Tuesday, June 29, 2010
look before you leap
In travel as in writing, it pays to be observant. I have always said that was my greatest weakness as a writer. A new book, The Invisible Gorilla, discusses a study in which people watching a video failed to notice a gorilla walking across the screen among the people. It is quite possible I would be the one person who would not see it if a gorilla actually crossed a room I occupied, not just a video. Of course, it is also possible I would be the one investigating an interesting bug on the opposite wall, so maybe my observance just flows in other directions.
Here in Europe, observance is a survival skill. There are the small things, like the Barcelona train station where I failed to observe that the toilet paper was distributed on a roll outside of the stall by the entrance. That would have been good information to have had.
Then the more important ones. Three times in the last two days, we have boarded the wrong train. Twice it was on the right track, just a few minutes earlier than the one we expected. Once it would have been a missed attraction if we had stayed on the wrong train. Once, four of us did end up stuck on it when the doors closed and my husband was stranded on the other side. He took the correct train, and as ours was going the same way, we met part way.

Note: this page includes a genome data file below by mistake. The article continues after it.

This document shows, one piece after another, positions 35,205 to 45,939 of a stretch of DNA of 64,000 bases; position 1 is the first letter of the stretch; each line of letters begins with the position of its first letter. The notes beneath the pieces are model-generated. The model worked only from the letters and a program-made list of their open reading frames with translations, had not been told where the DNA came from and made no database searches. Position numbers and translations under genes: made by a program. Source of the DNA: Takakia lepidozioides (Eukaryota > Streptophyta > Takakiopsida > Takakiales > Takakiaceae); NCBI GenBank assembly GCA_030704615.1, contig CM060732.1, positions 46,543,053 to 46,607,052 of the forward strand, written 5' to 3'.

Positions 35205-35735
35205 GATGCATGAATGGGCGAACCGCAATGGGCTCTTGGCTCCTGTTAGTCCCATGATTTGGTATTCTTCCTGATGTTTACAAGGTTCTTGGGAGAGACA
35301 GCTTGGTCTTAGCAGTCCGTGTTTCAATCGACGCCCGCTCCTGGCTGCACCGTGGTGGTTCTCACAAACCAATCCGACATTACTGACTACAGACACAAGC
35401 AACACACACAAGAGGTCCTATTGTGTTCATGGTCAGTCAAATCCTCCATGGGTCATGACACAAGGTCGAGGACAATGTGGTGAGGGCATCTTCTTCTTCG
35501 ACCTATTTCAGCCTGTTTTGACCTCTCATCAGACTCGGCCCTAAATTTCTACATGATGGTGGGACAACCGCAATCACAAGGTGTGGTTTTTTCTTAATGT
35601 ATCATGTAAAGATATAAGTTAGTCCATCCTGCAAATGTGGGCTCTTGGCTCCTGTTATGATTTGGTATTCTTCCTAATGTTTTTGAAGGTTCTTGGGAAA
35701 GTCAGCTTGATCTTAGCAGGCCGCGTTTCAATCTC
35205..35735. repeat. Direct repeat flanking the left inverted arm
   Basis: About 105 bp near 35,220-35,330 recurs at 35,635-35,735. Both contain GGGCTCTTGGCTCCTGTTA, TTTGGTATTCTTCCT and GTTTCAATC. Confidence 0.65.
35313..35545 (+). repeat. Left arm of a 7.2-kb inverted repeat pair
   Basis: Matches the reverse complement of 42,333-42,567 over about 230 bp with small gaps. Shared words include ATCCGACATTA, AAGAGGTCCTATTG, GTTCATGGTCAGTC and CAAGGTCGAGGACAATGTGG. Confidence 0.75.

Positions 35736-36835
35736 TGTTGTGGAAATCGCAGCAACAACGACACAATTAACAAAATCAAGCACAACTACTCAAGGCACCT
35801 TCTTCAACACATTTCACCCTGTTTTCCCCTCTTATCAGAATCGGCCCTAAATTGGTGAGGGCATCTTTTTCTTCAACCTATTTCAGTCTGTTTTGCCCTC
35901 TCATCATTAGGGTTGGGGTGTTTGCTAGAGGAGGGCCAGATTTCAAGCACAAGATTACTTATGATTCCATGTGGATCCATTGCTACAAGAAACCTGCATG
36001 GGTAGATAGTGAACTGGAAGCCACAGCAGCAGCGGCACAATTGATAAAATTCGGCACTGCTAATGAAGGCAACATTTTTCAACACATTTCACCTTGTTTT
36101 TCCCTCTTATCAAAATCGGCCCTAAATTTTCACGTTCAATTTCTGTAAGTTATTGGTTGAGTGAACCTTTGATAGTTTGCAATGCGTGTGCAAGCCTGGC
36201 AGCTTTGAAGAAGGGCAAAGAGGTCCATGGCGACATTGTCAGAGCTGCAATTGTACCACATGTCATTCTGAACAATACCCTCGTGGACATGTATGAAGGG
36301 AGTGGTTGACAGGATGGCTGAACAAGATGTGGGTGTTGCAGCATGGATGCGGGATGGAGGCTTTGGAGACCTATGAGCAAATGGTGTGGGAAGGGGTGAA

The final time, it would have been much more serious. The four of us (without said husband) jumped on the train we assumed he was already upon, rushed up the stairs, and looked for seats. I paused just to ascertain from the bartender that we were on the correct train. “A Marsailles?” “Marsailles? O non. A Paris!” “Non Non Non!!!” We all wailed as we ran to get off the train before the doors closed. Once train doors close in France, there is no getting off or on. Believe me. Even if the train is on the right track at approximately the right time, check the window, the arrival board, and anything else to make sure. Difficult to do when you're afraid of missing yet another one and your husband is alone without his Eurail Pass.
Then there was observance in the metro station. Our last night in Barcelona, I noticed a young man rushing through the station. Something about him looked wrong. I could not have said precisely what, just something. He was dressed like a bad American tourist, but he did not otherwise fit the profile. He was too young and too Spanish looking. He jerked awkwardly through the crowd, looking at people yet rushing through them in an odd sort of dance. He was also checking out my daughters' derrieres, which happens not infrequently at home and very frequently in Spain. So I was watching him. As it happens, he was checking them out not for the usual reasons but for wallets, as a few yards ahead of us I saw him pickpocket another woman's purse and veer off quickly. It was so fast I was not even sure of what I saw. But noticing that there was something not quite right made me more vigilant around him, which kept us safer (though we had been well versed in the ways of avoiding being pickpocketed).
So, I am hoping that travel this summer will improve my writing by improving my observance. At least, I am hoping for no more wrong trains.